Seaplane operators European Coastal Airlines (ECA), who suspended all operations in Croatia in 2016, just two years after their first flight, have stated that they aim to be back connecting Croatian islands with the mainland in 2018.
“ECA and the seaplanes project on the Adriatic coast is currently in the restructuring phase in the pre-trade settlement process with the plan of establishing new ownership relations and renewal of investment between existing and new investors”, ECA Managing Director Klaus Dieter Martin told Poslovni.hr.
Martin says that ECA is will aim to re-establish traffic at its 11 established water runways on the islands and on the Adriatic coast from next year.
In October 2016 ECA issued a statement saying that all domestic and international flights were cancelled until further notice after shareholders saw no other alternative following the grounding of their planes by Croatian authorities.
Back in August 2016, during the height of the tourist season, ECA’s aircraft were grounded after safety and maintenance of the seaplanes was questioned.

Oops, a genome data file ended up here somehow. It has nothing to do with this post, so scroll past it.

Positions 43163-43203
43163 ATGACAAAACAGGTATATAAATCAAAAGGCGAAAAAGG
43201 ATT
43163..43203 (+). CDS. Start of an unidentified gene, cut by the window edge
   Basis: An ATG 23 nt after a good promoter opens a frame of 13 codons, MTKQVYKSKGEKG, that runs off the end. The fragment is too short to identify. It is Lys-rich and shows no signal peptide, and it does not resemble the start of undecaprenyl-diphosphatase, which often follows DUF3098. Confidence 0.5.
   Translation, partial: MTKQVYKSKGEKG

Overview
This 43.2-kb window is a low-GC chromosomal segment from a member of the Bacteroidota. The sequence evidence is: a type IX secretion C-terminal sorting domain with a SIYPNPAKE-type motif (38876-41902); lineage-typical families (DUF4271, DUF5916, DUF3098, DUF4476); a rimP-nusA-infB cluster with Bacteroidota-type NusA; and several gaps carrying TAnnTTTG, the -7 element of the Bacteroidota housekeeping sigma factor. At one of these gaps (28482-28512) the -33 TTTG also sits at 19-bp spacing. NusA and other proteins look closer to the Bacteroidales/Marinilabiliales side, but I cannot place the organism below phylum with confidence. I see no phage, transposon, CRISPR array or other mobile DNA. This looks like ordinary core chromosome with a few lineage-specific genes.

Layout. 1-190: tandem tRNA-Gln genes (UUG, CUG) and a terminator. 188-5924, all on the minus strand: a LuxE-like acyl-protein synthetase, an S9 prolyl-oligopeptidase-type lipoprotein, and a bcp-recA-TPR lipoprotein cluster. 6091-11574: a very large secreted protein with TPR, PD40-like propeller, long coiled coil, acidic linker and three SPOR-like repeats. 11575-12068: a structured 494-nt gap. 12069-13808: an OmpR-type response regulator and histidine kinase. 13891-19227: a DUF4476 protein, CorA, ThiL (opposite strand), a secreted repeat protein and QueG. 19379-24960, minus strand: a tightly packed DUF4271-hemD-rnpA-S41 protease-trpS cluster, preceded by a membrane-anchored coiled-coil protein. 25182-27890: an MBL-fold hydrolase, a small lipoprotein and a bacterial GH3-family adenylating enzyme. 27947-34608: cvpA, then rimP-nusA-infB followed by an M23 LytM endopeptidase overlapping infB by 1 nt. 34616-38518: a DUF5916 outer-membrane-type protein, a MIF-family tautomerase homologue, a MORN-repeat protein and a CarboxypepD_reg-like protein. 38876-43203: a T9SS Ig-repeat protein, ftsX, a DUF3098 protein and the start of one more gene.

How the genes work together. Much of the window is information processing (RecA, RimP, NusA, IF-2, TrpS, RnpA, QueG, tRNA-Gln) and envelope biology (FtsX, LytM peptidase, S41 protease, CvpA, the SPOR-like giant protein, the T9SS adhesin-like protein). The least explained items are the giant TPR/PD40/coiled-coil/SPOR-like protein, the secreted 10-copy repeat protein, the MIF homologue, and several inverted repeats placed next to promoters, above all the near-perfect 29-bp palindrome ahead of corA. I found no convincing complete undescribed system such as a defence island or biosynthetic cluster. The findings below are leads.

Despite ECA insisting their planes met all requirements, they remained grounded during the busy summer period resulting in a loss of millions of euros and having a devastating effect on the company with 130 people employed by ECA losing their jobs.
“Therefore, in addition to the company’s restructuring and new investment process, the owners are seeking legal and moral satisfaction from the Croatian courts for the grossly disputed expertise and legality of the company’s business which has seen 22 million euros invested in Croatia, five seaports and a network of 11 airports on the water established, and had transported 500 passengers per day to 60 lines between the coast and the Adriatic islands, employing 130 people,” Martin added.
After launching in 2014 with a Split-Jelsa (Hvar) service, ECA went on to connect other locations and islands, including Korčula, Hvar, Rab, Pag, Dubrovnik, Lastovo, Vis, Lošinj, Rijeka, Zadar, Zagreb, and Ancona and Pescara in Italy.